If someone you love has recently passed away and you feel they shouldn’t have, you may wonder if it qualifies for a wrongful death lawsuit.
Read on to learn what kinds of deaths qualify for a wrongful death lawsuit, plus much more.
Wrongful Death Defined
According to the Illinois General Assembly, the Wrongful Death Act (740 ILCS 180/) states, “Whenever the death of a person shall be caused by wrongful act, neglect or default, and the act, neglect or default is such as would, if death had not ensued, have entitled the party injured to maintain an action and recover damages in respect thereof, then and in every such case the person who or company or corporation which would have been liable if death had not ensued, shall be liable to an action for damages, notwithstanding the death of the person injured, and although the death shall have been caused under such circumstances as amount in law to felony.”
In plain language, it means that when someone dies due to a wrongful act or neglect, you may sue for wrongful death. When you bring about a wrongful death lawsuit, you’re essentially opening a claim on behalf of the decedent. However, a wrongful death lawsuit also allows you—a member of the deceased’s family—to recover damages for your losses that were the result of your loved one’s death and the impact it has had on you.
What Warrants a Wrongful Death Suit
The following are examples of reasons why a wrongful death lawsuit may be appropriate:
- The victim is killed intentionally
- The victim dies due to medical malpractice
- Someone acts negligently, causing a fatal car accident
Who Can File a Wrongful Death Claim
In the state of Illinois, you may only file a wrongful death claim if you are the personal representative of the decedent’s estate. The personal representative of the estate can be an immediate family member of the decedent, including any of the following people:
- The decedent’s spouse
- A parent of a deceased minor child
- The decedent’s adult child
If your loved one passed before they were able to appoint a personal representative in their estate plan, the court is allowed to appoint a personal representative.
The duty in the pursuit of a wrongful death claim is left up to the personal representative of the estate. In addition, the estate’s personal representative is responsible for other pivotal tasks regarding the estate.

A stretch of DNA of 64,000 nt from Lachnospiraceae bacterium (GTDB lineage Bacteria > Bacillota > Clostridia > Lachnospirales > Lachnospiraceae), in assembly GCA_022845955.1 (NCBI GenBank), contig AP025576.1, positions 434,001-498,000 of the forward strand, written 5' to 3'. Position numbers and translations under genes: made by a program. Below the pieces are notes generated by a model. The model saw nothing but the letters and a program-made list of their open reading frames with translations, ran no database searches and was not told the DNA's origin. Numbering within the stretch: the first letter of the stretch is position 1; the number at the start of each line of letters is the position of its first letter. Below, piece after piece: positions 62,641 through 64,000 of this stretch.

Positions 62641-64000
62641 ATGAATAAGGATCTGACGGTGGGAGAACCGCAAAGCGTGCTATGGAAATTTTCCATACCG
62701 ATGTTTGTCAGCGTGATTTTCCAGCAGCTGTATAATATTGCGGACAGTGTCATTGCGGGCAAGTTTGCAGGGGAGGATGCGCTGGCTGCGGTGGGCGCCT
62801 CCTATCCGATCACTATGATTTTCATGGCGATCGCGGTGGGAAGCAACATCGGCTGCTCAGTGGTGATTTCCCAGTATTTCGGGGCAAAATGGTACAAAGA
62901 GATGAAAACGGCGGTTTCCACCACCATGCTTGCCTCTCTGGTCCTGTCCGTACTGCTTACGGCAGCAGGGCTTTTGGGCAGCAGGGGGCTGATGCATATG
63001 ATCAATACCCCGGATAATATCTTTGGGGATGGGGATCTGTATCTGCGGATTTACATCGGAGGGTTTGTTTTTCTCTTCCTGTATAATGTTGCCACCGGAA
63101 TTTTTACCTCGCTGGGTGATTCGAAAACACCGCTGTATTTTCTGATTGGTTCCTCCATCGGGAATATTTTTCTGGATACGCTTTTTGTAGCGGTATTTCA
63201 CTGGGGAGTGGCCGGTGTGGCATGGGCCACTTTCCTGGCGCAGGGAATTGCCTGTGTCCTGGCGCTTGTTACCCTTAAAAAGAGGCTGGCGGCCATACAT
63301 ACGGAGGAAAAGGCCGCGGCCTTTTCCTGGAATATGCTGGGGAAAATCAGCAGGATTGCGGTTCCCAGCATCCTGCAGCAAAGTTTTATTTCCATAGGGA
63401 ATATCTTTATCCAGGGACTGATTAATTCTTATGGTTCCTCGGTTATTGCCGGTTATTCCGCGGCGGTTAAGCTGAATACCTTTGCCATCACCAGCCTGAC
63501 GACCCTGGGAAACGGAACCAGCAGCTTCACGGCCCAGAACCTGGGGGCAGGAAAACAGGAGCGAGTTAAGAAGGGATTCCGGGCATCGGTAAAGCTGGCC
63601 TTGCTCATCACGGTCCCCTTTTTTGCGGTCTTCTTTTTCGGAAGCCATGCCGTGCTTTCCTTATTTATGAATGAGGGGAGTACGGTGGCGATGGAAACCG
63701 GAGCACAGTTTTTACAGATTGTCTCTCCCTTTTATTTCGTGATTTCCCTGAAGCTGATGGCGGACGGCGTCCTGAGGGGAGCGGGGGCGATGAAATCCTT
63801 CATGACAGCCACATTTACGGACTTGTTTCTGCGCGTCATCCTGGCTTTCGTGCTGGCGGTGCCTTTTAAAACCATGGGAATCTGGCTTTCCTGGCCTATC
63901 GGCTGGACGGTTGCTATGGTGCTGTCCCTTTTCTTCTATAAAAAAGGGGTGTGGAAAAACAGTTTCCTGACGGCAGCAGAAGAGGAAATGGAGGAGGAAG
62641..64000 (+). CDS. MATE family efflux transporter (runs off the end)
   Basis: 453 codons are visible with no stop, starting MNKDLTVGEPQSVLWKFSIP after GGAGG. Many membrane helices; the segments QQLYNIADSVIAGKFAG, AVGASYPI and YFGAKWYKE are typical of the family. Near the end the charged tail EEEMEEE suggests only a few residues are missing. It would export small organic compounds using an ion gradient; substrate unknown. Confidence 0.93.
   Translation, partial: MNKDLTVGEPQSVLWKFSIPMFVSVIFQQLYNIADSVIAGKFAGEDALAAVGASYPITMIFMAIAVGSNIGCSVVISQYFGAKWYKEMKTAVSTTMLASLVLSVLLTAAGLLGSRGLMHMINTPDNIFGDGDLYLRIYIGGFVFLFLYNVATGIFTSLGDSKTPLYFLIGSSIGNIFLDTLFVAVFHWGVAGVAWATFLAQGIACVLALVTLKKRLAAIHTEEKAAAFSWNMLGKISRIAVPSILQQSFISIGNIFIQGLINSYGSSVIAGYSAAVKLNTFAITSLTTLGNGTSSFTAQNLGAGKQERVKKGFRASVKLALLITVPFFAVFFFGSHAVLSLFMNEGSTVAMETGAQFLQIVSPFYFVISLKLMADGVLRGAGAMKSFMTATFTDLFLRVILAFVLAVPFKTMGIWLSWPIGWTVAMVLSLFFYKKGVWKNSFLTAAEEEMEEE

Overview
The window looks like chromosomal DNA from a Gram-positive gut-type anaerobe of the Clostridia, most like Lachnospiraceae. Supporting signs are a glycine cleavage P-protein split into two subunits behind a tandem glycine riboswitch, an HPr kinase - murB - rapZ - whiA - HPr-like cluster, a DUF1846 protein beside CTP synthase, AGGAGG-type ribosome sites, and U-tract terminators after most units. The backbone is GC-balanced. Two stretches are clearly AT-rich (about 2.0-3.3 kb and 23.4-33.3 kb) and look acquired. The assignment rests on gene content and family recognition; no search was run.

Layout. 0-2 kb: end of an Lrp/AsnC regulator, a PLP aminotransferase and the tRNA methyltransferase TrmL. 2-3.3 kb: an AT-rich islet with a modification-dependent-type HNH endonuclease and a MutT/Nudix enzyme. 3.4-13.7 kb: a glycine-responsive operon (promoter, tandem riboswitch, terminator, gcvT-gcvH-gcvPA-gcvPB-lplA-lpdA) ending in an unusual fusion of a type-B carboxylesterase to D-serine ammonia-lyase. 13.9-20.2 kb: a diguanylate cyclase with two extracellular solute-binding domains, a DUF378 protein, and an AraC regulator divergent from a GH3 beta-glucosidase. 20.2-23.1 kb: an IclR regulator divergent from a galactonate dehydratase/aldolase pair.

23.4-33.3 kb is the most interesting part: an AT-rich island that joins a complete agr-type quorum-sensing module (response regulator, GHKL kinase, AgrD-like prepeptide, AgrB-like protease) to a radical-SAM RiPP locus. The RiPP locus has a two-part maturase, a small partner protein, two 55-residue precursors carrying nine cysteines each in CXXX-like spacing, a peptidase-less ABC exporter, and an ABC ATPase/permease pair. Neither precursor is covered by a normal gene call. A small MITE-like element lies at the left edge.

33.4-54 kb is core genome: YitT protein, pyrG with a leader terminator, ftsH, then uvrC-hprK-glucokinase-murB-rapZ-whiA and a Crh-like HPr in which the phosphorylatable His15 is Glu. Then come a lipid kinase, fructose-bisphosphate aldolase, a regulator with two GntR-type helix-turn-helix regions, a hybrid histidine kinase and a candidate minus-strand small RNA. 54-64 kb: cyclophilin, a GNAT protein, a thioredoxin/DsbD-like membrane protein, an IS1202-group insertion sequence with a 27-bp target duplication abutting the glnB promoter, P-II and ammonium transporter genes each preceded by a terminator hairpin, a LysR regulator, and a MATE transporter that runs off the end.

Differences Between a Wrongful Death Claim and a Criminal Case
A wrongful death claim is a civil suit, which means that any liability is explicitly displayed in terms of monetary damages. Conversely, the state or federal government files a criminal case. When that happens, the person who is held liable and found guilty is punished through the use of jail or prison time, probation, or other consequences.
If the government is pursuing a criminal case, you may still file a wrongful death lawsuit for the death.
Statute of Limitations
According to 735 ILCS 5/13-209, if you intend to sue for wrongful death, you must do so within the time period established by the statute of limitations for the primary case type, or within one year of the decedent’s passing, whichever date is later.
For personal injury suits, the Illinois statute of limitations is two years from the date of the accident. So, if the decedent would’ve been able to file a personal injury lawsuit if they were still alive, that means you have at least one year, and at most, two years from the date of the death to file a lawsuit.
Keep in mind that if you wait until after the statute of limitations has passed to file a lawsuit, the court most likely won’t hear your case.
If your loved one has passed due to the negligence or wrongdoing of another, you may be entitled to compensation. Our attorneys here at Chute, O’Malley, Knobloch & Turcy, LLC are highly skilled in wrongful death law and have helped hundreds of other people just like you attain justice. Don’t allow those who’ve acted negligently or wrongfully to get away with what they’ve done. Don’t wait—contact us with your case right away.
Call the Naperville lawyers at Chute, O’Malley, Knobloch & Turcy, LLC today at (773) 906-4063 to speak with an attorney about your case.